Sudden Death in Darfur
When the Bush administration dials 911, John Danforth often picks up the call. Team Bush is rushing Danforth back into service as the administration's new point man at the United Nations.
Danforth was until recently in semiretirement back at his St. Louis, Missouri, home. He successfully served as a special envoy to Sudan to push southern rebels and the government of Sudan into historic peace accords. Those peace talks ended years of internal warfare that claimed an estimated 2 million lives.
Within days taking the oath of office as U.S. Ambassador to the United Nations, Danforth stepped back into the foreign-policy breach and pressed both the government of Sudan and the U.N. Security Council to stop the crisis in the Darfur region of western Sudan.
Human-rights activists are branding as "genocide" and "ethnic-cleansing" the killing and displacement of black Muslim villagers in Darfur. The government armed northern Arab militias (known as Janjaweed) to suppress rebels in Darfur, an arid region the size of California. "The Sudanese government created a monster and they're having trouble putting it back in the cage," a UNICEF official told Newsweek magazine recently. As many as 10,000 villagers have been killed.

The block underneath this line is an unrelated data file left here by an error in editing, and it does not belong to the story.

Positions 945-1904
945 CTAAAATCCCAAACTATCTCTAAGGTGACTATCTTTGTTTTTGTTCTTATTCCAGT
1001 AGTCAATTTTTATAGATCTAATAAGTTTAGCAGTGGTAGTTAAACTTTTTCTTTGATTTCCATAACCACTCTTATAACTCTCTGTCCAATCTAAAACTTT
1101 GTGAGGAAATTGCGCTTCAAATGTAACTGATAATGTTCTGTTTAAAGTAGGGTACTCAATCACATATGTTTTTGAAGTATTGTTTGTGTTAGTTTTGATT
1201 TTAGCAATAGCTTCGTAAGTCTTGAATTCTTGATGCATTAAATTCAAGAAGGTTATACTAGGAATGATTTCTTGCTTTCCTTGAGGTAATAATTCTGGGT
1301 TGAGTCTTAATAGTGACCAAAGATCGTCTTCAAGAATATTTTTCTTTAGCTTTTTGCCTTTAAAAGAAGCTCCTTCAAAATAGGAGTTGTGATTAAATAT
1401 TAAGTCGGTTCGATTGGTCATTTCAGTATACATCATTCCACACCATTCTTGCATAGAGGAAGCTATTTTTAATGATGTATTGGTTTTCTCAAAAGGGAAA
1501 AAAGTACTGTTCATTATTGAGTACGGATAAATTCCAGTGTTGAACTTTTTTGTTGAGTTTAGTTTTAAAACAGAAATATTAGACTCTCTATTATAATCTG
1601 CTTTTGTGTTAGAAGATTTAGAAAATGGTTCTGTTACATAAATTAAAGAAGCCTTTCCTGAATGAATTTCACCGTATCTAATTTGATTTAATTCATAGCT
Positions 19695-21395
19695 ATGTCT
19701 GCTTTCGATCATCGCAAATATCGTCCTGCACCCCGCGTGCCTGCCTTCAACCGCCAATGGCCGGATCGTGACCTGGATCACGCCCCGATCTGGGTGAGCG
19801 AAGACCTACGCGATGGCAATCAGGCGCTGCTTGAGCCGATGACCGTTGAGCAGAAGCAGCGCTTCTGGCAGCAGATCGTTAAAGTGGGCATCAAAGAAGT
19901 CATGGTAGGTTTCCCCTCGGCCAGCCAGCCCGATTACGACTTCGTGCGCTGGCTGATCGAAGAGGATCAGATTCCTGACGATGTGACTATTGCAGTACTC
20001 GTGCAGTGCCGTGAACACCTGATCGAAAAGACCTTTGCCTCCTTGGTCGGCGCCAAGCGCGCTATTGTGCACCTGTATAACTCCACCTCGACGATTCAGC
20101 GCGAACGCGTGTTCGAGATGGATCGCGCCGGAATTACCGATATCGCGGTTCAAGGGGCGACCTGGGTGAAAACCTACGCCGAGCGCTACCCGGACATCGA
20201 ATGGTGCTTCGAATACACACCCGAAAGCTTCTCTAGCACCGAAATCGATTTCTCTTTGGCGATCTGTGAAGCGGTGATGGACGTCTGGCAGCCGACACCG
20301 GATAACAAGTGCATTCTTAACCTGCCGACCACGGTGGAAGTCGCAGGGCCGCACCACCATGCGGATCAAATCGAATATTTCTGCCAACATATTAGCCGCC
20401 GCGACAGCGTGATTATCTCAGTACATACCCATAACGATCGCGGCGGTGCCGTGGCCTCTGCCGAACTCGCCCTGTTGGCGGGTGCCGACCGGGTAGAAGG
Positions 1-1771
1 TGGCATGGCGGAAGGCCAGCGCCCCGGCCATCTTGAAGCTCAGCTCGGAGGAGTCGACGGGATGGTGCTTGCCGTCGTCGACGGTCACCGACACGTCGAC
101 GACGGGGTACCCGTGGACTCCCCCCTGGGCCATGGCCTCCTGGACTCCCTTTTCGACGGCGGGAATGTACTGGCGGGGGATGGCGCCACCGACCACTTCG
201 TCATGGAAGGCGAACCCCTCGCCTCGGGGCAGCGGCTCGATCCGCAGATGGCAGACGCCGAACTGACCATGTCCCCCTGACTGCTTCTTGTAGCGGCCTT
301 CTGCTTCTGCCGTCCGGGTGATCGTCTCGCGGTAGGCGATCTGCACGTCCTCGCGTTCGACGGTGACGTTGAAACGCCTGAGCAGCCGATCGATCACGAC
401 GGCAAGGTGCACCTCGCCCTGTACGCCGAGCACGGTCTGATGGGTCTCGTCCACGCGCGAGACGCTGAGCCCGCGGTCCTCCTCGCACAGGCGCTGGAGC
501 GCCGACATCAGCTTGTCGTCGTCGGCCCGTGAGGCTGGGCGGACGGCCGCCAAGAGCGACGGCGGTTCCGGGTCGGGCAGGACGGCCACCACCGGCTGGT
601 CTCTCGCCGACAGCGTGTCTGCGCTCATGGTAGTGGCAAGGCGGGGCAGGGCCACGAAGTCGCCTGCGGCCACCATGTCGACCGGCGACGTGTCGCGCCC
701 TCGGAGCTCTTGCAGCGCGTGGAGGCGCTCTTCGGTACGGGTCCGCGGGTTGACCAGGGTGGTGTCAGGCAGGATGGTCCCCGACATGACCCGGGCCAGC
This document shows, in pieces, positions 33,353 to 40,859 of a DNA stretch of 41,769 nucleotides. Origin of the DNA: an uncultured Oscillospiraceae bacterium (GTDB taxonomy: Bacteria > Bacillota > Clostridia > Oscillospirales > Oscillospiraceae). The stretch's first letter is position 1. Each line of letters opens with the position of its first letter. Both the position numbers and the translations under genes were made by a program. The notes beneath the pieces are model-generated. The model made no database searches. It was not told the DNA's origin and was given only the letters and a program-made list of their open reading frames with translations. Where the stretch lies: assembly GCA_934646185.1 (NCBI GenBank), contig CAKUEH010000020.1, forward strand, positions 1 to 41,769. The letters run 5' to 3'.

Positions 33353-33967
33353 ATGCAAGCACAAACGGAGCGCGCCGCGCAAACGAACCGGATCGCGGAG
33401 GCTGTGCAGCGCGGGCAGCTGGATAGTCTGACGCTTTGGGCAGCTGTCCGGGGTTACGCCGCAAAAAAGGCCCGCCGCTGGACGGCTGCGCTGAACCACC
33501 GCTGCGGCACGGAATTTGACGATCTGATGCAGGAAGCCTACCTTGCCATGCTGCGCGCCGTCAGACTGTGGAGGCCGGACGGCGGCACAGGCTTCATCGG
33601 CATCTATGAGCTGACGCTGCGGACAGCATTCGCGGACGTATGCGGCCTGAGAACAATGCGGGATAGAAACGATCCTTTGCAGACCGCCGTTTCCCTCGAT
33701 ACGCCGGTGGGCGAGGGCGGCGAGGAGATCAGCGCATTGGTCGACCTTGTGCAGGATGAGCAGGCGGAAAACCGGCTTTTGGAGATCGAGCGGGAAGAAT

Danforth, during an exclusive interview with Christianity Today, said, "To our great credit, the United States has taken the lead in showing concern for the people of Darfur." Secretary of State Colin Powell and U.N. Secretary General Kofi Annan recently visited camps along the Chad-Sudan border. Arab militias have driven out more than 1 million people. Although much fighting has stopped, many villagers are fearful of returning and are starving in border camps. Sudan officials have limited the access of aid groups, compounding ...